Dangerous Dogs: Why Does This Happen?
On behalf of The Association of Pet Behaviour Counsellors (APBC), the Chairman, David Ryan, would like to issue the following statement regarding the recent tragic events involving children and dogs.
“This is a tragedy for all concerned and the APBC extends its deepest sympathy to the families involved. All dog owners have the responsibility for understanding and addressing the potential dangers of keeping any dog. Dogs should be well socialised, particularly to children and infants, but even so the interaction of dogs and children or infants should always be supervised by an adult.”
The early weeks of a puppy’s life are crucial for it to develop into a well balanced adult dog. Lack of adequate socialisation is one of the biggest causes of aggression in dogs.
There are many responsible dog breeders and owners who are aware of the importance of early socialisation and training. Unfortunately, there are also many inadequately socialised puppies being sold inappropriately as family pets.It is also the responsibility of the new owner to understand the breed of dog of their choice and how to raise their puppy properly.
However, problems can still occur when children and dogs are left unsupervised. Children may frighten the dog without realising and the dog may resort to biting if it feels trapped and unable to escape. Dogs do not automatically understand children and children often do not detect the warning signals from a dog.
Supervision and common sense are of paramount importance in responsible dog ownership and parenthood to ensure the safety of children and pets. The APBC Book of Companion Animal Behaviour contains advice on ‘Pets and Children’, which gives practical tips on how to handle a variety of situations from both the human and dogs’ point of view.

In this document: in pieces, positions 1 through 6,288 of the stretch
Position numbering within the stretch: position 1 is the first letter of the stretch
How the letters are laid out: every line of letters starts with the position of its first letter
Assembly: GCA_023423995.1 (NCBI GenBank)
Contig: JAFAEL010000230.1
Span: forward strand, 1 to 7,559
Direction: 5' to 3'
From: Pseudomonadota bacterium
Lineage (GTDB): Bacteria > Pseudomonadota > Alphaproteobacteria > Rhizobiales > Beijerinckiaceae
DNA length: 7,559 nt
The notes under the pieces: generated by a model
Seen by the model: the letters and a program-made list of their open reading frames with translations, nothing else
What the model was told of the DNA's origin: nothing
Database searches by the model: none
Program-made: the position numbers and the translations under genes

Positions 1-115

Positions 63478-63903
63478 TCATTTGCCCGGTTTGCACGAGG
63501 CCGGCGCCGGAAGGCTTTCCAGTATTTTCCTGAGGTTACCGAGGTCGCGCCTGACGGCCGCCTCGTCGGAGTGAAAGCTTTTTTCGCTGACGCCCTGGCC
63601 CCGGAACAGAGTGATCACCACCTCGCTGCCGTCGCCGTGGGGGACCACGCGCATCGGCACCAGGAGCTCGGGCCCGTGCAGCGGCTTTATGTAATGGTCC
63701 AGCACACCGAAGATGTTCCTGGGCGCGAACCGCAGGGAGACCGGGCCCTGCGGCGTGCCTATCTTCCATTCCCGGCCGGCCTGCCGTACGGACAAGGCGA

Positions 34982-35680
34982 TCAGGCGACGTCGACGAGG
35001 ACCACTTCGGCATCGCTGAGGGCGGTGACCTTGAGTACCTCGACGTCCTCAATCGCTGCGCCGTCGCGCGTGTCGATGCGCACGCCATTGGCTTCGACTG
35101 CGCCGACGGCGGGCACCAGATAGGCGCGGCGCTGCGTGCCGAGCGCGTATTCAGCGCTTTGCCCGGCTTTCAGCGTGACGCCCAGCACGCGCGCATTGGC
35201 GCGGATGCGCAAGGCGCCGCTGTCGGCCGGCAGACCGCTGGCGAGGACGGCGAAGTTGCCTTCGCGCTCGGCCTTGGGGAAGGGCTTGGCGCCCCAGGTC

It is important that dog owners and the public do not panic, and no one should consider giving up their treasured family pet because of these, thankfully extremely rare, tragedies. Dog owners who have concerns over the behaviour or potential behaviour of their pet, should seek advice from a professional behaviour counsellor.
Many insurance companies will cover the cost of a behaviour consultation with an APBC Member. For further information on the APBC and details of members, visit www.apbc.org.uk.
The APBC is celebrating its 21st birthday in 2010. As the majority of cases referred to APBC members involve some form of ‘aggression’ there will be a one day seminar focusing on this emotional subject. The event will be held on Saturday, 6 March 2010 at Stoneleigh Park Lodge Hotel, Warwickshire. www.apbc.org.uk/21st Birthday Seminar
For further details:
Pippa Hutchison APBC Public Relations
01436 840194 [email protected]
NOTES FOR EDITORS
The APBC, founded in 1989, is the leading organisation in the field of companion animal behaviour and many of its members are at the cutting edge of the latest research into this rapidly growing discipline. The APBC organises a number of seminars and events throughout the year for both the veterinary and behaviour professions. Further information can be found at www.apbc.org.uk